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Flavours of home is a series of recipes from around the world cooked by people at home in Otago. This week Jean-Luc Payan, from France, makes madeleines.
Madeleines are small cakes baked in a special mould shaped like a shell. They are popular in France, especially with children at "gouter" or snack time - about four o'clock - with a glass of orange juice or cocoa.
Madeleines were immortalised by French author Marcel Proust (1871-1922) in his autobiographical book A la recherche du temps perdu (Remembrance of things past) when his main character takes a bite of a madeleine, which evokes a vivid memory of his childhood.
Makes about 36
2 egg yolks
zest of one lemon
1 tsp baking powder
½ tsp vanilla essence
100g unsalted butter, melted
Preheat oven to 180degC. Melt butter gently in a saucepan or microwave.
Separate the two egg yolks from their whites. Add two whole eggs and the sugar and whisk in a large bowl until light and frothy.
Add the lemon zest, milk, flour, baking powder and vanilla essence and whisk again until thick and creamy.
Pour in the melted butter and whisk until everything is well-mixed. The batter should be thick but drop from a spoon.
Brush the madeleine moulds with butter and fill each about three-quarters full.
Bake at 180degC for about 15-20 minutes until the madeleines have risen and turned golden brown. Remove from the tins and cool on a rack.
Madeleines should be slightly crisp on the outside and soft inside and are best eaten soon after they are cooked. They can be stored in an airtight tin for up to a week, but will dry out.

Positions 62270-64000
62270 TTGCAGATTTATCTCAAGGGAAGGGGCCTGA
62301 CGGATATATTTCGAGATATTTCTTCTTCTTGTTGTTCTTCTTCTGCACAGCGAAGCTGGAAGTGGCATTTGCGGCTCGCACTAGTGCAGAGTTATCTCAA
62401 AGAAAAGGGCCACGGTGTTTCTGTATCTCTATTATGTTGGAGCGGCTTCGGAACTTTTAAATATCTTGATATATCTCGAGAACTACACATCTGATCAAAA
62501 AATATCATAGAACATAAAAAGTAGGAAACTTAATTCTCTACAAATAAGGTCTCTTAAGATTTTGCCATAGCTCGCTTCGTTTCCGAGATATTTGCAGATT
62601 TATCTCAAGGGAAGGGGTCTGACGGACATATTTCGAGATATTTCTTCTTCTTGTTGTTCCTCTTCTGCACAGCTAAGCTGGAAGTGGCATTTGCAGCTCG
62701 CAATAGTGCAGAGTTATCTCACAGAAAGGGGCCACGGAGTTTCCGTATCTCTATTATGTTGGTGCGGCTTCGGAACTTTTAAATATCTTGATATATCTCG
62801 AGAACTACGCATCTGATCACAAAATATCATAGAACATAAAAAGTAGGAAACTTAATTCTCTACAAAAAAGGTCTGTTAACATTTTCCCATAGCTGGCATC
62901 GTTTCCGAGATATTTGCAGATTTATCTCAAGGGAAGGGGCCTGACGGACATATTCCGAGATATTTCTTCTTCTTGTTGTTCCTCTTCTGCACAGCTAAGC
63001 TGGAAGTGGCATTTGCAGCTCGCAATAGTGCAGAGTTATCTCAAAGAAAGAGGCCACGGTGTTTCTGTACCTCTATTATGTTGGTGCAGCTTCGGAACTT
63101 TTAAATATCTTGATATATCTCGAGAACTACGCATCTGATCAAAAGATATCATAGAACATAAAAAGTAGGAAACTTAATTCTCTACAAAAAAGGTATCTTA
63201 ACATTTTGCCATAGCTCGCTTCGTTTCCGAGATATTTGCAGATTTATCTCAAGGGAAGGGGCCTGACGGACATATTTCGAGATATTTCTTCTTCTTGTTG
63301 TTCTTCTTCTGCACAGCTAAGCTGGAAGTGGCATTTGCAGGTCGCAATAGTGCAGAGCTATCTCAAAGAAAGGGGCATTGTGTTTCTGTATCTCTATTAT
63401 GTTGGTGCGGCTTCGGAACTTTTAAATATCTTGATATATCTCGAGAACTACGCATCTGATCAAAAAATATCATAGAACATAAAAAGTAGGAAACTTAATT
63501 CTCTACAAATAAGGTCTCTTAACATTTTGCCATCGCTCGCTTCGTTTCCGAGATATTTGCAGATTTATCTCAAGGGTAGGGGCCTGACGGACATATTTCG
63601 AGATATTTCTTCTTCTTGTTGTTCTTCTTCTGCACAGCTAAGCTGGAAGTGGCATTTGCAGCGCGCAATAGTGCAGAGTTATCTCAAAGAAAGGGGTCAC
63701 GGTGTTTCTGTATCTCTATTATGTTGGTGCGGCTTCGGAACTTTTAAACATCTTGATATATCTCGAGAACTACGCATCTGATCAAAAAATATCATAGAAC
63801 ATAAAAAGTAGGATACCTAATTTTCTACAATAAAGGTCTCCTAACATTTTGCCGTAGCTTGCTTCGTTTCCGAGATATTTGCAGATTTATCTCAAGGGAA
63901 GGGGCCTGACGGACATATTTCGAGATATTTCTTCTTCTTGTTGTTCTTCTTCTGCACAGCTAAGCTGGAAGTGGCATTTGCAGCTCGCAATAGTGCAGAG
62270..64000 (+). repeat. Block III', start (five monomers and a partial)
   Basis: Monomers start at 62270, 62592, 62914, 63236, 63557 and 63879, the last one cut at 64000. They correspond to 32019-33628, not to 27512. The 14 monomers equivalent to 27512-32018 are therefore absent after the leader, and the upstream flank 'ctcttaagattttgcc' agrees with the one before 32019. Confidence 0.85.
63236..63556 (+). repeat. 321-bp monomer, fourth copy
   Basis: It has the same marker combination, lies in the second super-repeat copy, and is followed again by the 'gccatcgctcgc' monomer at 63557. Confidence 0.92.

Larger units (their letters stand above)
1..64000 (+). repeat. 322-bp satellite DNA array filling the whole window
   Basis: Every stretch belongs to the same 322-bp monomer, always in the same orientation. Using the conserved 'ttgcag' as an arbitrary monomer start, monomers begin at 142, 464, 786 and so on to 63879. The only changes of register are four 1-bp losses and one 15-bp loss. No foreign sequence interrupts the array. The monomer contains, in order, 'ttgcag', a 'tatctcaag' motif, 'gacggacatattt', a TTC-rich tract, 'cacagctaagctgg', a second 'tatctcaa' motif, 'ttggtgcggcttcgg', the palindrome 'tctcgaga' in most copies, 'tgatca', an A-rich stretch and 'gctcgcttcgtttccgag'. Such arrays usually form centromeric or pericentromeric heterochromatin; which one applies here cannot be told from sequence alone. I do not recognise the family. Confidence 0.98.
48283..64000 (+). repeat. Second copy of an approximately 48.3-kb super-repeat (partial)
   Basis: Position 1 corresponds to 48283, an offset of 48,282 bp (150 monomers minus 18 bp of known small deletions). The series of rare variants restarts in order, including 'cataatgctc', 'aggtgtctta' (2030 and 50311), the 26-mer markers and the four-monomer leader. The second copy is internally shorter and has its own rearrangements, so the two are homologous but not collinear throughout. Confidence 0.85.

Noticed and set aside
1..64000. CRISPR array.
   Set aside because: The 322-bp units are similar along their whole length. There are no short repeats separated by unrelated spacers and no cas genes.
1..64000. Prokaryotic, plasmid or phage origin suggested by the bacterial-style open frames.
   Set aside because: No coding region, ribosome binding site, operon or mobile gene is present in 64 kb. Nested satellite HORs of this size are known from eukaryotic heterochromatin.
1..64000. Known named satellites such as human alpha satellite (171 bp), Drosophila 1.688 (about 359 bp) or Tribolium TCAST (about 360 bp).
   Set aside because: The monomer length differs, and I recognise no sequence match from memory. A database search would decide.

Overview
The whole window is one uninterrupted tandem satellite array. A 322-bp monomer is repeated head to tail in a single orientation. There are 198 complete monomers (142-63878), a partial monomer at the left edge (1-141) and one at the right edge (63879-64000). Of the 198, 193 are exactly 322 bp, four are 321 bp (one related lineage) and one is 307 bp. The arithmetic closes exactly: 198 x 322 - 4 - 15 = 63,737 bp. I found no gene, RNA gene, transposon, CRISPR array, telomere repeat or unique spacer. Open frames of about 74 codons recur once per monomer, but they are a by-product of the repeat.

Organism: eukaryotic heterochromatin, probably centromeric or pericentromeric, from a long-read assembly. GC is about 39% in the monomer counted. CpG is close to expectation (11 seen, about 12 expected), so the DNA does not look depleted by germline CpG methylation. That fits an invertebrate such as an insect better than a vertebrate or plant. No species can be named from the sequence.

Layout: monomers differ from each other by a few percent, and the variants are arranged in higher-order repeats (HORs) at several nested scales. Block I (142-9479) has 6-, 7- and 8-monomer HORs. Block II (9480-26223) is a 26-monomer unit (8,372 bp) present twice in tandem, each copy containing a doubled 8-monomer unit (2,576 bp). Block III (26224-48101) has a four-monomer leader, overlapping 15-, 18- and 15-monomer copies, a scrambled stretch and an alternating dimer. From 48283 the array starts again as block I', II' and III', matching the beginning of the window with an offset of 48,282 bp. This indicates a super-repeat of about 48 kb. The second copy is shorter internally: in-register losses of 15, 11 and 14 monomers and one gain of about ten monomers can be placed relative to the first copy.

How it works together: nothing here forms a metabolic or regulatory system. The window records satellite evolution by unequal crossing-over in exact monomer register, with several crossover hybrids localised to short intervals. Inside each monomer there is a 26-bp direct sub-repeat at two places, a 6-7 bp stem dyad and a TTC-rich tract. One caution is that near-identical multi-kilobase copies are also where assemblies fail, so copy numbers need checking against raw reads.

- If you don't have a madeleine mould, you can use a mini-muffin tin. Metal or silicone moulds can be found in good kitchenware shops.
- If moulds are made of silicone they don't need greasing, but a metal mould needs brushing with butter. This also gives a crisper, browner finish to the shaped side of the madeleine.
- Grate the lemon zest on the fine side of the grater. You can use the zest of an orange instead if you wish.
- Sultanas or chocolate chips are nice additions.
- Whisk the mixture with a beater which aerates it, not a blender or processor.
- Don't open the oven door until the cakes are just about cooked or they may sink.
Jean-luc Payan, from Paris, is a hydraulic engineer working for the Otago Regional Council.
He came to New Zealand about a year ago looking for experience in an English-speaking country and chose New Zealand and its landscape and rivers rather than Australia.
- Thanks to Afife Harris and Total Food Equipment.